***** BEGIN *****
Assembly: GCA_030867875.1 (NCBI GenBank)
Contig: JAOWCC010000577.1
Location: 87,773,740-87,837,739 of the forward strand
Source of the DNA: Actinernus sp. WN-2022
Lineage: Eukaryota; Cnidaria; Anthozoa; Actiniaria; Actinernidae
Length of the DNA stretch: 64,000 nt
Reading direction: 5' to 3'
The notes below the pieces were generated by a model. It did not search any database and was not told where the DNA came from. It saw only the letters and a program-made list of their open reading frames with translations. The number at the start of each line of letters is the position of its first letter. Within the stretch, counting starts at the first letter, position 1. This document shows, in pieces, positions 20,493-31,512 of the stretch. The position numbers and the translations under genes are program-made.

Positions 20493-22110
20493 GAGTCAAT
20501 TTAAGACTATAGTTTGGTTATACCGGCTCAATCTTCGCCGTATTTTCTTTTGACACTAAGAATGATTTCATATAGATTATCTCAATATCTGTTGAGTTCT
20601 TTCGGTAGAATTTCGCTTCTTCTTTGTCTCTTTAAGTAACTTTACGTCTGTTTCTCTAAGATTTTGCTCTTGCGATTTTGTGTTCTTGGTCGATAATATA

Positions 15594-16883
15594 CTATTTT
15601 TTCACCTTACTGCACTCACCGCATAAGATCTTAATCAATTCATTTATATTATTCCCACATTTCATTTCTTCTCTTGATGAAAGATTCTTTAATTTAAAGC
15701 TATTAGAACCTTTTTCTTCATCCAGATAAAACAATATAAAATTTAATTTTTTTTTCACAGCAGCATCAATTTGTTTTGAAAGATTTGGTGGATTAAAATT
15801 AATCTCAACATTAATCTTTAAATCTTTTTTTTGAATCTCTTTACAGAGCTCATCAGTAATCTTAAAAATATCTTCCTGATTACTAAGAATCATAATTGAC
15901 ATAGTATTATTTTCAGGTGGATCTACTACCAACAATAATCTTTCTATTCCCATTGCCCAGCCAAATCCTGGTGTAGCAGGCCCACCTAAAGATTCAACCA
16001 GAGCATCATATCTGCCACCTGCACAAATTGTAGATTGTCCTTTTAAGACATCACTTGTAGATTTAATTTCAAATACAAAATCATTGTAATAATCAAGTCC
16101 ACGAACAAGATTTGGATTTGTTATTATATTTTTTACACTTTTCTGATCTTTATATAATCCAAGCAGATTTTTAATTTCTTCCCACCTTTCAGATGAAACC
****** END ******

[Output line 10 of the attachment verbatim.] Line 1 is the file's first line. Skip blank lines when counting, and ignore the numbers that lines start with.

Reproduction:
20493 GAGTCAAT